James Armistead – August 17, 1777

Experience the American dream with today’s Patriots of the Past interview. I’m your host, John Gillespie.

It’s August 17, 1777. I’m at the headquarters of General Lafayette with Patriot spy James Armistead.

JG: “Mr. Armistead, why do you risk your life in the American fight for freedom?”

JA: “Mr. Gillespie, over five thousand of my African American brothers are serving in the Continental Army. We do so because we hope to live in a land that allows all its people to be free. Hopefully, my spine will help the Patriot cause and make this a land of liberty.”

The efforts of James Armistead, and thousands like him, did help make America a land of the free.

In New Kent, Virginia, the James Lafayette historical marker reads, “James Lafayette was born in slavery about 1748 near here. His master, William Armistead, was commissary of military supplies when, in the summer of 1781, the Marquis de Lafayette recruited James as a spy. Posing as a double agent, forager, and servant at British headquarters, James moved freely between the lines with vital information on British troop movements for Lafayette. The Virginia General Assembly freed James in 1787 in recognition of his bravery and service, on the written recommendation of Lafayette, whose name he took for his own. He died in Baltimore on 9 Aug., 1830.”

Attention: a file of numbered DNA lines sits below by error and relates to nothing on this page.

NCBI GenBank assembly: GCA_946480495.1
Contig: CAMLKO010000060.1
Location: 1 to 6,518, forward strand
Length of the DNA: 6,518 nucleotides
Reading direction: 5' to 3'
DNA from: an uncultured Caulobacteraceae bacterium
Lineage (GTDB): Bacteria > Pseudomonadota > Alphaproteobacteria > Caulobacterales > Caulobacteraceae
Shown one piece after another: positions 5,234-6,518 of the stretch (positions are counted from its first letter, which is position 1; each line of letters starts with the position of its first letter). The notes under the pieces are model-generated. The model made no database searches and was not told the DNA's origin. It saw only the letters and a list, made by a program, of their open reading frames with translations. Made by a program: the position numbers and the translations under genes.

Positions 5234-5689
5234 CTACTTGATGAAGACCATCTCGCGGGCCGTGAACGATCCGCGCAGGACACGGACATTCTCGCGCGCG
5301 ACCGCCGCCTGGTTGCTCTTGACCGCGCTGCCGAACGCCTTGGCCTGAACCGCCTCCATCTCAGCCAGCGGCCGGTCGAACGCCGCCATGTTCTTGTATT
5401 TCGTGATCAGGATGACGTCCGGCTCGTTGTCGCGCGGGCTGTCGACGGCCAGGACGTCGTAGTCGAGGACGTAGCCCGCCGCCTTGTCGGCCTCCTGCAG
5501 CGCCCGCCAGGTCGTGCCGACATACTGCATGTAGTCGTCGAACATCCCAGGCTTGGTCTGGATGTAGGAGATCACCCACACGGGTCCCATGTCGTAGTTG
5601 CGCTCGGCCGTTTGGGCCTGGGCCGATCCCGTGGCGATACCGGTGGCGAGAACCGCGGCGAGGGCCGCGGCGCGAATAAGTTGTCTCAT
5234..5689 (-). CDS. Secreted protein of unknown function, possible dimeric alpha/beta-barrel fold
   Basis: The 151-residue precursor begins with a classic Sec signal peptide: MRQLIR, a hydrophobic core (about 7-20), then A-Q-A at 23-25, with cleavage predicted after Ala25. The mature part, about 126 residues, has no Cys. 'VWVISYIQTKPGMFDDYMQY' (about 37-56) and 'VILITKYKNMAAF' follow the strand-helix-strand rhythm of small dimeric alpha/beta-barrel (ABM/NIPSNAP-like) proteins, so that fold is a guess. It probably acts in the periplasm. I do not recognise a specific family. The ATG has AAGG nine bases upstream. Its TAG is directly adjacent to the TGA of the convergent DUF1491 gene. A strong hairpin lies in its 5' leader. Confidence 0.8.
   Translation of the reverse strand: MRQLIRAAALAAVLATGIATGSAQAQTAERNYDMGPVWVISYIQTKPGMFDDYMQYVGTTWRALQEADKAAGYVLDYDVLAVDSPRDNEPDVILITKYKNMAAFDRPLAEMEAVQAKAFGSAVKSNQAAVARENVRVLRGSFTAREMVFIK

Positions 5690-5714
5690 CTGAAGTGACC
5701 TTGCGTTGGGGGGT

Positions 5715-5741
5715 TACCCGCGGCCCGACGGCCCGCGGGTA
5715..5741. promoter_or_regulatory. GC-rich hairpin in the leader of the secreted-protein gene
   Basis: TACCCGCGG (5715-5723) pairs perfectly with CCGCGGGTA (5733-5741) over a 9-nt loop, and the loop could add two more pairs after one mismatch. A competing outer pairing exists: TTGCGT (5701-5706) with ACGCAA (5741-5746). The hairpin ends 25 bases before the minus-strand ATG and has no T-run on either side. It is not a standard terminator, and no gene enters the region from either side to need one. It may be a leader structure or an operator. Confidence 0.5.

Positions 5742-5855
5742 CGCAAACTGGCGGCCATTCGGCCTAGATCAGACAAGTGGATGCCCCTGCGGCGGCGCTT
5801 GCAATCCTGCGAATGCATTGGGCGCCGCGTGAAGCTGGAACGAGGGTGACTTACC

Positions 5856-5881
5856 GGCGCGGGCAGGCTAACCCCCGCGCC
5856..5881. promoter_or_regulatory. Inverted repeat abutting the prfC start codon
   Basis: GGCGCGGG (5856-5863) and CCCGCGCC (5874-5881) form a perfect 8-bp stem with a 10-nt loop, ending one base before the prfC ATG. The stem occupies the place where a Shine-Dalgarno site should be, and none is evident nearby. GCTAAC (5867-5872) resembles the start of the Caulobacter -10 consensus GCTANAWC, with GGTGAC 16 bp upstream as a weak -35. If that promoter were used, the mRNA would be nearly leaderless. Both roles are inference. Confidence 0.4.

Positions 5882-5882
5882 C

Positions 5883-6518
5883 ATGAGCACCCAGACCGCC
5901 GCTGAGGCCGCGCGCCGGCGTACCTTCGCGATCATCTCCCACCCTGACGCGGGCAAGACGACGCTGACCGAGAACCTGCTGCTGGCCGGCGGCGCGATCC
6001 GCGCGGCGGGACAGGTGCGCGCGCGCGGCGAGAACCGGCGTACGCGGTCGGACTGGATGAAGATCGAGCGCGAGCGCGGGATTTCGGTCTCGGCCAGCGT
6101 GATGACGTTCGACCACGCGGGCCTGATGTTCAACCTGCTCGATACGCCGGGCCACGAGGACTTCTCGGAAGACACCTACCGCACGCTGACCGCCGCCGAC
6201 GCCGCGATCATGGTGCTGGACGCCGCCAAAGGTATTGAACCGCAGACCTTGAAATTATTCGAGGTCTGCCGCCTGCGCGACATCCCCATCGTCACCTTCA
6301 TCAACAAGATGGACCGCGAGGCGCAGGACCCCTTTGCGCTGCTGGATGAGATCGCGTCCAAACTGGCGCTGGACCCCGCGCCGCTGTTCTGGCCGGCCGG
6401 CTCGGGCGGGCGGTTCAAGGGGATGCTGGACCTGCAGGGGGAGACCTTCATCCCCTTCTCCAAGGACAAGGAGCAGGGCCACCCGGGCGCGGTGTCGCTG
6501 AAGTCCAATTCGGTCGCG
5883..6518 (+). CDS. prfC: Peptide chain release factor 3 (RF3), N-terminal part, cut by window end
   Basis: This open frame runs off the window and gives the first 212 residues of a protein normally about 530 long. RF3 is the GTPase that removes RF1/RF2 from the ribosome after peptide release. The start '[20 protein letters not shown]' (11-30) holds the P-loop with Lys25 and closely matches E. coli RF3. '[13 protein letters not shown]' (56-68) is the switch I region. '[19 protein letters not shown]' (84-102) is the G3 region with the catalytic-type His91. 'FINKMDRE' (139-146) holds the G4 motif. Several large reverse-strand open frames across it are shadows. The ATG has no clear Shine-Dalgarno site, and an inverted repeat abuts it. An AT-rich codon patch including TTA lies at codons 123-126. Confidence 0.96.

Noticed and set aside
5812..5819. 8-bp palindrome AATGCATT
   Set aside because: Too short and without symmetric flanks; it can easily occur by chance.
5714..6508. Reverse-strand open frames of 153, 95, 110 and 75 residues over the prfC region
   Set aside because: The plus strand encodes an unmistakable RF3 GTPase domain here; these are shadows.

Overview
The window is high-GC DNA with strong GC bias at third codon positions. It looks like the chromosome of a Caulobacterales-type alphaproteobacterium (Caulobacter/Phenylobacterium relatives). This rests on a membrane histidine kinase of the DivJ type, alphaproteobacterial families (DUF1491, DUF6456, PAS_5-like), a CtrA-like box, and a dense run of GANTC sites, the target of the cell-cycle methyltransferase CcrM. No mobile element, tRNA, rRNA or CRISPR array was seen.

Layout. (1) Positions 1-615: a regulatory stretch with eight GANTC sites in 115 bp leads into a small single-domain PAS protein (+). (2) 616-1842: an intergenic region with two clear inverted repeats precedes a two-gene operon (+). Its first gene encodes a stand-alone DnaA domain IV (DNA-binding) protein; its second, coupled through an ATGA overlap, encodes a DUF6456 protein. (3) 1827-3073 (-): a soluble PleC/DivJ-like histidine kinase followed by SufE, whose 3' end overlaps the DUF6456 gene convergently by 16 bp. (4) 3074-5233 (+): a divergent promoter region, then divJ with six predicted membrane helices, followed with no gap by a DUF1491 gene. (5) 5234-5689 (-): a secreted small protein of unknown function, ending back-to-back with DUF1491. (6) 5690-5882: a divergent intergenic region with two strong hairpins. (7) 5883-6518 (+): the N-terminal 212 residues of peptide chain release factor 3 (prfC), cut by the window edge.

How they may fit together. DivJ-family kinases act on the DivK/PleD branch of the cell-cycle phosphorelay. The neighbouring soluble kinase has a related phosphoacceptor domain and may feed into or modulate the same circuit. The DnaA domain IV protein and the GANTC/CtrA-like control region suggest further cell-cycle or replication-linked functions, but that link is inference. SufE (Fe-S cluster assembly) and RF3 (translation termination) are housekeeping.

John and Jan Gillespie are the founders of the Rawhide Boys’ Ranch; they have fostered 351 teenagers and wrote the book Our 351 Sons; they have also assisted numerous churches in developing youth programs and expanding their total church ministries. After running for U.S. Senate, John founded 1776 American Dream, which exists to demonstrate the vision of our founding fathers and help our generation of youth passionately embrace those values.

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